Belleville resident Mark Weishaar counts himself among the lucky.
“I’ve seen guys break a pelvis or a femur and be out for months,” said Weishaar, who joined the American Motorcycle Association professional Supercross circuit three years ago. “Those take a long time to heal anyway, but then they’d come back and break them again.”
Weishaar has only broken an arm, hand, collar bone, wrist, both ankles three times and had “a lot of concussions.”
“It’s a dangerous sport, but there are risks you don’t have to take. I’m not going to go out and kill myself,” said Weishaar. “Knock on wood, I haven’t run into anything too serious.”
He earns anywhere from $750 to $1,500 per race.
The 2011 graduate of Belleville West will be among the riders in the Monster Energy Supercross event Saturday at the former Edward Jones Dome in downtown St. Louis.
I’m literally doing my dream. I was 13 and got my first bike and saw Supercross the first time. I said ‘that’s it, that’s going to be me.
Mark Weishaar, Professional Supercross biker
It will be a return to same venue where Weishaar, who was 13 at the time, saw his first professional event.
“I’m literally doing my dream. I was 13 and got my first bike and saw Supercross the first time. I said ‘that’s it, that’s going to be me,’” Weishaar said. “Now I’m one of those guys up on the jumps, looking back into the crowd.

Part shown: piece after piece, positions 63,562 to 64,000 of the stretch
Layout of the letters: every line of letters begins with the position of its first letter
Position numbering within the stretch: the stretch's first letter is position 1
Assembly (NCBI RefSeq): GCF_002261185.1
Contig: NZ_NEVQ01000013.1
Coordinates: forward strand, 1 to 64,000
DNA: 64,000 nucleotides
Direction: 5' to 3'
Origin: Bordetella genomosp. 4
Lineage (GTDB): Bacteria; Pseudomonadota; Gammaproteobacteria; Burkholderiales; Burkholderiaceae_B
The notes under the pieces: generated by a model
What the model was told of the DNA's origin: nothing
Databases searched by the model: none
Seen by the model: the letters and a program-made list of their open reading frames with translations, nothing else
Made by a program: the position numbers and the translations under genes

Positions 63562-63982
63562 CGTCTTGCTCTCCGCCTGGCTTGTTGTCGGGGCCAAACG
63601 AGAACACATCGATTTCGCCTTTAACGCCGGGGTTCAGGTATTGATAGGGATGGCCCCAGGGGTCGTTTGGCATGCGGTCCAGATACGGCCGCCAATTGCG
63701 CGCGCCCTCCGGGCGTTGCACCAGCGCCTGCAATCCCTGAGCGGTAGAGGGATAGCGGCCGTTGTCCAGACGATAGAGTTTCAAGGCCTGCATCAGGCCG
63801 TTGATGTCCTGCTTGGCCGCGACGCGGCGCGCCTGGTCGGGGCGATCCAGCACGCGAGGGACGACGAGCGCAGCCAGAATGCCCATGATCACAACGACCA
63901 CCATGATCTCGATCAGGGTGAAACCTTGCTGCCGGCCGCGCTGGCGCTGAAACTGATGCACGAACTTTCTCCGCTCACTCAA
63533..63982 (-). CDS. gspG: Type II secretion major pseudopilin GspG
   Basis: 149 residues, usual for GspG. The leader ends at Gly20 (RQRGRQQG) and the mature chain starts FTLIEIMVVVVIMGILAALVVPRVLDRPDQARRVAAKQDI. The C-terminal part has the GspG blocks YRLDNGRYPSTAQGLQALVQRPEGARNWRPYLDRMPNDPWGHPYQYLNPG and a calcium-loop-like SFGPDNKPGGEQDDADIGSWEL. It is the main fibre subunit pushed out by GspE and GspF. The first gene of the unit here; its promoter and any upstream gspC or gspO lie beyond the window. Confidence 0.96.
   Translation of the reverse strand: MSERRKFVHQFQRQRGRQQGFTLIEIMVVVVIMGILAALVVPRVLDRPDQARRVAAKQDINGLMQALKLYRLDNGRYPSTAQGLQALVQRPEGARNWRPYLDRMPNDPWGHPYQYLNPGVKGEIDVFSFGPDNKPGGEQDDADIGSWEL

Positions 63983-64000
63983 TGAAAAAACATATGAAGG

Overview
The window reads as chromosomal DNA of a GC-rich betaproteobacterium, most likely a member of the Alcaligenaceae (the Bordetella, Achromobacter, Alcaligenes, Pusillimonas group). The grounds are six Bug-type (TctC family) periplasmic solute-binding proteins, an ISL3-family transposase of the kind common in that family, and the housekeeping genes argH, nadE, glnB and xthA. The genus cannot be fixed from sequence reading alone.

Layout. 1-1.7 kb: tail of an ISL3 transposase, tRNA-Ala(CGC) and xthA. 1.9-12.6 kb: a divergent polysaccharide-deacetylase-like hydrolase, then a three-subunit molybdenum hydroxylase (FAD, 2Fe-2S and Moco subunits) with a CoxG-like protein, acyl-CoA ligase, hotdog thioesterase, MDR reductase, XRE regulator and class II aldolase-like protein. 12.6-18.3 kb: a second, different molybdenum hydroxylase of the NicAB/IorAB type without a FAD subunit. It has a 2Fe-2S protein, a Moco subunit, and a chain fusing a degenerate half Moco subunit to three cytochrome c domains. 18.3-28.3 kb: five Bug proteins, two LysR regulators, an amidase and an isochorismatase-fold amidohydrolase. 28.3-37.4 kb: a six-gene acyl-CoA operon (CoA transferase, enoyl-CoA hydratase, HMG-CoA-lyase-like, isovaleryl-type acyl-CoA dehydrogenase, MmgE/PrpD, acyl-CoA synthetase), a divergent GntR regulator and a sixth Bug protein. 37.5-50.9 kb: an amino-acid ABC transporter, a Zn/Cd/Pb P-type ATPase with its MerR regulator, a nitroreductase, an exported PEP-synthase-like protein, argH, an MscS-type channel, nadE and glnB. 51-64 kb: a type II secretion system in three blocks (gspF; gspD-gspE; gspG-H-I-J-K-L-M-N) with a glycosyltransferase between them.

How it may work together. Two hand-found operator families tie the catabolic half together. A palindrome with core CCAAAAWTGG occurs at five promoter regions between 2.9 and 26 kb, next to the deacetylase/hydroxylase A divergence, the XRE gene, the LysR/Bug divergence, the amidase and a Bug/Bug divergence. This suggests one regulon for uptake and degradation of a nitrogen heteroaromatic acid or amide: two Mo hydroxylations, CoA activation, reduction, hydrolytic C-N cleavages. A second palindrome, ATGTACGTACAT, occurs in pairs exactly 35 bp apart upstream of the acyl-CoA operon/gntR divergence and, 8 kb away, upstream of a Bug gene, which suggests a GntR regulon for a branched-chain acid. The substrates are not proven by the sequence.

“I look back on that now and think ‘man, I’m so lucky.’”
‘Pinnacle of the sport’
The Dome at America’s Center — the former home of the NFL’s now-departed Rams franchise — will open its doors this week to 500 dump trucks that will deposit 26 million pounds of dirt where there once was a football field. It will be molded into a uniquely-designed race track of high jumps and other obstacles.
The object for Weishaar and his opponents will be to circle the track as quickly as possible while maneuvering the kind of bone-breaking obstructions that so frequently send competitors to the emergency room.
The jumps will propel the dirt bikes and their riders 35 to 40 feet toward the Dome’s rafters and across up to 75 feet of floor space. Mistimed jumps almost always end ugly.
“Imagine nine jumps all five to eight feet tall each, 35 feet apart, and you have to go through it as fast as possible,” Weishaar said. “You have to have your timing on just to get through it.”
That’s what separates Supercross from motocross and other off-road motor sports.
“Supercross is the pinnacle of the sport. In baseball terms, this essentially like playing for the Cardinals,” Weishaar said.
Weishaar started learning to ride when he was 11, earned his professional license by the time he was 19, and is now in his fourth season on the AMA circuit.
Imagine nine jumps all five to eight feet tall each, 35 feet apart, and you have to go through it as fast as possible. You have to have your timing on just to get through it.
There are 17 events each Supercross season, which last from the start of July through roughly the end of April. Held mostly in pro football stadiums, AMA events last year drew an average of 46,000 fans in 14 cities.
There are 250cc and 450cc classes. Weishaar splits his seasons between both, but will be competing in the 250cc class Saturday in St. Louis.